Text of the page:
libsqlite3-0          3.31.1-4ubuntu0.2                   CVE-2020-9849     Low         
libsqlite3-0          3.31.1-4ubuntu0.2                   CVE-2020-9794     Medium      
libtasn1-6            4.16.0-2                            CVE-2018-1000654  Negligible  
libwind0-heimdal      7.7.0+dfsg-1ubuntu1                 CVE-2021-3671     Low         
locales               2.31-0ubuntu9.2                     CVE-2020-6096     Low         
locales               2.31-0ubuntu9.2                     CVE-2021-3326     Low         
locales               2.31-0ubuntu9.2                     CVE-2016-10228    Negligible  
locales               2.31-0ubuntu9.2                     CVE-2021-35942    Medium      
locales               2.31-0ubuntu9.2                     CVE-2021-33574    Low         
locales               2.31-0ubuntu9.2                     CVE-2021-38604    Medium      
locales               2.31-0ubuntu9.2                     CVE-2020-27618    Low         
locales               2.31-0ubuntu9.2                     CVE-2021-27645    Low         
locales               2.31-0ubuntu9.2                     CVE-2020-29562    Low         
locales               2.31-0ubuntu9.2                     CVE-2019-25013    Low         
login                 1:4.8.1-1ubuntu5.20.04.1            CVE-2013-4235     Low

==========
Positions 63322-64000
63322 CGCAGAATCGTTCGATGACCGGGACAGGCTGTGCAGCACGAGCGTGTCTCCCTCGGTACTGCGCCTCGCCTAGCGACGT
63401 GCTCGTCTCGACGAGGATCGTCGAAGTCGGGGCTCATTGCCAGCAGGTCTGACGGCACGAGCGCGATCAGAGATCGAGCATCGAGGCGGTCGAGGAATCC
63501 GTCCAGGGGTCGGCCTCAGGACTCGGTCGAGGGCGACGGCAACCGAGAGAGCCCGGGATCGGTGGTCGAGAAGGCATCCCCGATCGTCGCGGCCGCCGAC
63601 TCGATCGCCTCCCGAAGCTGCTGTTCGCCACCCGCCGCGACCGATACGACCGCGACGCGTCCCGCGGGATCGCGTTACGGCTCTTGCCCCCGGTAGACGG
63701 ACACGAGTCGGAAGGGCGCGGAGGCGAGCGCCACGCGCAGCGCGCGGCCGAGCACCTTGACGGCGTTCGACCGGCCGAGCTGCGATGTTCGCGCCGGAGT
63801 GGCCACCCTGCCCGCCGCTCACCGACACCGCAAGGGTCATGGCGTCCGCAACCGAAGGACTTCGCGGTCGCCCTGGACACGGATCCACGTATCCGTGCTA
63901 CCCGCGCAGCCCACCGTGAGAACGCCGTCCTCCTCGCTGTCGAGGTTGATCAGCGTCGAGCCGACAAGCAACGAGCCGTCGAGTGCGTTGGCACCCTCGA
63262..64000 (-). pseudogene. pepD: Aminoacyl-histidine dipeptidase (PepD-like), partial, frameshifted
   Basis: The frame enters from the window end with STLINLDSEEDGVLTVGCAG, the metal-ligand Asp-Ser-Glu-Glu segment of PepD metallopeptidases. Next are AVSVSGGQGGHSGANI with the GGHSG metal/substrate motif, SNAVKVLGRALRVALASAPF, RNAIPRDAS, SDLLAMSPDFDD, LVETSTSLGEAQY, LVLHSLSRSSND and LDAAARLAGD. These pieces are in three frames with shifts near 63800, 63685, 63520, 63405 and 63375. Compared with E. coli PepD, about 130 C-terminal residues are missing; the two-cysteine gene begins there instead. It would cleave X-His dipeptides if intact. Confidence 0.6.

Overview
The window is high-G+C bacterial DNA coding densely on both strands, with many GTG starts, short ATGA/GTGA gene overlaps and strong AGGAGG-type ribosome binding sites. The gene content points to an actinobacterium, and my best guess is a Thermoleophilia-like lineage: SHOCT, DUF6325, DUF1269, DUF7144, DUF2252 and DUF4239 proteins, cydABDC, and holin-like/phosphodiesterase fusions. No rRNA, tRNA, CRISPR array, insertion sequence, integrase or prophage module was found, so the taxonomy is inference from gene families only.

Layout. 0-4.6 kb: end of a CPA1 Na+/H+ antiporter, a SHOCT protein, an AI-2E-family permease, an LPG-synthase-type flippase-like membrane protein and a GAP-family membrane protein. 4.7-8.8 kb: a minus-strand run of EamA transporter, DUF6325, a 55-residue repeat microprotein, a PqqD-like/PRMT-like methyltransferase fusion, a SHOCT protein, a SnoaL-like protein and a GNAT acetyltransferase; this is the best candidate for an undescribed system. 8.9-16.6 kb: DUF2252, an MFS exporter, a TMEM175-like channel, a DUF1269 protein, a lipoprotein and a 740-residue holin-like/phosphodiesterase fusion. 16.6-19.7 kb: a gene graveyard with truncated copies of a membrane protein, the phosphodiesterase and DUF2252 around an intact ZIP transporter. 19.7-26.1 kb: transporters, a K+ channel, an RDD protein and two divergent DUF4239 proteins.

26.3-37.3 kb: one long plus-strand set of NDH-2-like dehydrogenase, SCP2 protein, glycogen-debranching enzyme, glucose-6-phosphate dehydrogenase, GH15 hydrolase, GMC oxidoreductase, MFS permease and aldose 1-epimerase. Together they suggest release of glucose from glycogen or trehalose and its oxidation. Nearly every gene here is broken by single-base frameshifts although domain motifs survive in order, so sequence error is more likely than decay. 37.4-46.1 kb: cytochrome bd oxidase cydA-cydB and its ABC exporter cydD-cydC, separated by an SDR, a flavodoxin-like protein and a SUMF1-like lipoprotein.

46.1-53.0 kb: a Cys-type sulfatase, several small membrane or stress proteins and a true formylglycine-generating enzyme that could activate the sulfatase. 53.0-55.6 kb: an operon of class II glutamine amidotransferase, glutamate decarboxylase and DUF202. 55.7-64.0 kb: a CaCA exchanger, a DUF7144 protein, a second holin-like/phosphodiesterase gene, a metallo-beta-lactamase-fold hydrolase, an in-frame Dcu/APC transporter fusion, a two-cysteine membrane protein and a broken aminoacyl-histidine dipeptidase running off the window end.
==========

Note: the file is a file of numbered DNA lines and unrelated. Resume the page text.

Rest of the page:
passwd                1:4.8.1-1ubuntu5.20.04.1            CVE-2013-4235     Low         
perl-base             5.30.0-9ubuntu0.2                   CVE-2020-16156    Medium

Terrifying, right? 69 vulnerabilities? The image must be a disaster.

Well, perhaps not. For a start you'll notice the empty "FIXED-IN" column, that's because none of these vulnerabilities have patches available in the version of Ubuntu being used. This could be because they're brand-new vulnerabilities, or it could be because the maintainers have determined that the vulnerability isn't practically exploitable, or that it's not serious enough to justify the engineering time, or it could just be an oversight. You'll also notice that they're all Negligible, Low, or Medium severity, no High or Critical, which makes sense given the above.

So straight up you can see that reporting this to us as-is would be pretty useless as we can't patch any of the listed vulnerabilities anyway, but maybe there are some workarounds that could be applied as with log4j? Let's dig a bit deeper and look at one of those Medium severity vulnerabilities

perl-base             5.30.0-9ubuntu0.2                   CVE-2020-16156    Medium

This is a vulnerability in perl affecting CPAN. Jellyfin doesn't use Perl, it's just a built-in part of a basic Ubuntu install, but it's possible it could still be an issue so we'll keep looking. Reading the write-up on the Perl site we discover that:

All three issues involve someone setting up a malicious CPAN mirror, and getting people to start using it.

It's clear at this point that nobody is going to be exploiting this vulnerability in the Jellyfin image unless they somehow get local access to the running container, in which case you've got waaay bigger problems than someone tricking you into installing malicious CPAN modules.